Do I Need a Wealth Manager?

If you have done any investigating in the realm of services offered by top-tier financial advisors, then you are most likely familiar with the term wealth manager. Contrary to popular belief, individuals who provide wealth management services give more than just financial advice to individuals with a high net worth.

Financial advisors on the Morris Financial Concepts team who specialize in wealth management services offer a variety of holistic advice pertaining to all areas of financial life such as investment management, accounting and tax services, retirement planning, philanthropic giving, financial planning, and even estate and legacy planning.

If you are currently looking into hiring a financial advisor, the professionals at Morris Financial Concepts have broken down the basics behind wealth management:

What Exactly is Wealth Management?

Wealth management can be looked at as a large package that encompasses many areas of financial services and customized to fit the client’s unique financial needs. Wealth managers manage the various relationships within the account between advisors, accountants – even lawyers – to keep all aspects of your finances running smoothly.

The goal of wealth management at Morris Financial Concepts is to plan and manage your finances to ensure the cultivation and preservation of your wealth for decades to come.

How can a Wealth Manager help me?

A wealth manager offers a plethora of services that are catered to each client’s individual needs and financial goals. These services can range from retirement planning to investment management. Here’s a list of wealth management services offered by Morris Financial Concepts:

  • Financial Planning
  • Retirement Planning
  • Family Legacy Planning
  • Risk Management and insurance planning
  • Estate Planning
  • Accounting and Tax Strategies
  • Investment Management and Advice

Are there fees involved?

The answer to this question can vary depending on which financial firm you are working with.

Some wealth managers make money off of the products that they sell you. They might recommend a particular mutual fund, life insurance, or variable annuity product to fit your needs, and they make a commission off of buying and selling that product. In theory, these types of wealth managers should disclose to you how much they are making on the products they are selling you, so you can make an informed decision.

Other wealth managers and financial advisors, including Morris Financial Concepts charge clients a base fee and make no commissions of any product which is why MFC is considered a fee-only financial firm.

Wealth managers might charge a percentage of the assets they manage for a client as well, which on average is around 1% annually. Some firms may also charge hourly or annual fees, depending on the type of financial advisors you choose to work with.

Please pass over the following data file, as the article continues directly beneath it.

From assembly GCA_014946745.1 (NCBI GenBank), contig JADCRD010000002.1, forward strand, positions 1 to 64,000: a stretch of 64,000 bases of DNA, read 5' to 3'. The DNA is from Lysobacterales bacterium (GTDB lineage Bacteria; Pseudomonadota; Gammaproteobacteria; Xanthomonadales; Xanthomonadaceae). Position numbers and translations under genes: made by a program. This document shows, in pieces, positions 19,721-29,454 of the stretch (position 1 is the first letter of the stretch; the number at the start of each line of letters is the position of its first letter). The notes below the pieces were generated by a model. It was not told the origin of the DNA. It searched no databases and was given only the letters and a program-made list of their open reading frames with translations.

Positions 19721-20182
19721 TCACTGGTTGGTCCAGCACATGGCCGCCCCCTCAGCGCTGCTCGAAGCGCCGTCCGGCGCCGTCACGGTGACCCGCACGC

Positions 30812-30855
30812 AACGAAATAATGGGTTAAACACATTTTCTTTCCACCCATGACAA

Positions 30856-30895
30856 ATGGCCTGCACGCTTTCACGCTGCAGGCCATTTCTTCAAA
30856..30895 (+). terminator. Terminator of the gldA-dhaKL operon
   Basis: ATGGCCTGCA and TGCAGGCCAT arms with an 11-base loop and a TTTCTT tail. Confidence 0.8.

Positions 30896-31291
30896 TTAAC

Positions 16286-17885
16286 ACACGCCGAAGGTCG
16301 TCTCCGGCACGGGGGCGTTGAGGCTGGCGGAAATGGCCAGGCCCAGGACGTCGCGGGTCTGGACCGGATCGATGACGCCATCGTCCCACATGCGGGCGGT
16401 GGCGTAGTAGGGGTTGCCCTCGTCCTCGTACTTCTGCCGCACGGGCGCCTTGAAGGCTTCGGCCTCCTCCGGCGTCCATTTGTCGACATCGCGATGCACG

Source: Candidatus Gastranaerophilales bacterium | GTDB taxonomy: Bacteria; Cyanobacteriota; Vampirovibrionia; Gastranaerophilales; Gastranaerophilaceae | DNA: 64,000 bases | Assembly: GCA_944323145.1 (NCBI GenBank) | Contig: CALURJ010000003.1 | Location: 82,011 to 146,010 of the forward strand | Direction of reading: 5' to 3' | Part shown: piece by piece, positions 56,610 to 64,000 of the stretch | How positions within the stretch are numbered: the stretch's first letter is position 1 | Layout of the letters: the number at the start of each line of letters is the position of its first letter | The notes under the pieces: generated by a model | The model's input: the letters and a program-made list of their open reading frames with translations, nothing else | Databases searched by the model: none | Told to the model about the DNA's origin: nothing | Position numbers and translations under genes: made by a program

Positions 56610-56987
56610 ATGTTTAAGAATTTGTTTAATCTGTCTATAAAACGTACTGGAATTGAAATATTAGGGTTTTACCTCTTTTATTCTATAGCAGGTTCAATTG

How should I choose a Wealth Manager?

Selecting the right wealth manager for your household is similar to choosing the right financial adviser. It’s important to take into account the cost of a wealth manager, payment structure, qualifications, and even personal considerations.

You should first ask about a wealth manager’s account minimum and their typical client base, as you want to work with someone who has experience with the type of wealth management services you are interested in. The financial professional’s certifications should also give you a clear idea of where their expertise lies.

For example, some financial advisors might specialize in providing services to those about to retire or retirees. Others might help a younger generation develop a plan around getting out of student loan debt and accumulating wealth. Others might focus on managing 401k plans and helping plan participants. Some might focus on the needs of a particular occupation such as physicians or business executives.

Next, you will want to take a look at whether the advisor is fee-based or bill on an hourly or annual basis and whether or not they are fiduciary, which means the advisor will always look out for your best financial interest. A good source of information about your future advisor lies in their Form ADV, which provides any past disciplinary issues the firm may have on record. Take a particular look at Section 4 and Section 10 which spells out what fees they typically charge, and what conflicts of interest they have. This is also a good document to see whether they have any criminal or regulatory charges brought against them as well.

If you have further questions about choosing a wealth manager, setup a consultation with one of the team members at Morris Financial Concepts. We are always happy to answer any financial related questions you may have.

The opinions expressed herein are those of Morris Financial Concepts, Inc. (“MFC”) and are subject to change without notice. This material is for informational purposes only and should not be considered investment advice. MFC is an independent investment adviser registered under the Investment Advisers Act of 1940, as amended. Registration does not imply a certain level of skill or training. More information about MFC, including our investment strategies, fees, and objectives can be found in our ADV Part 2, which is available upon request. MFC-19-14.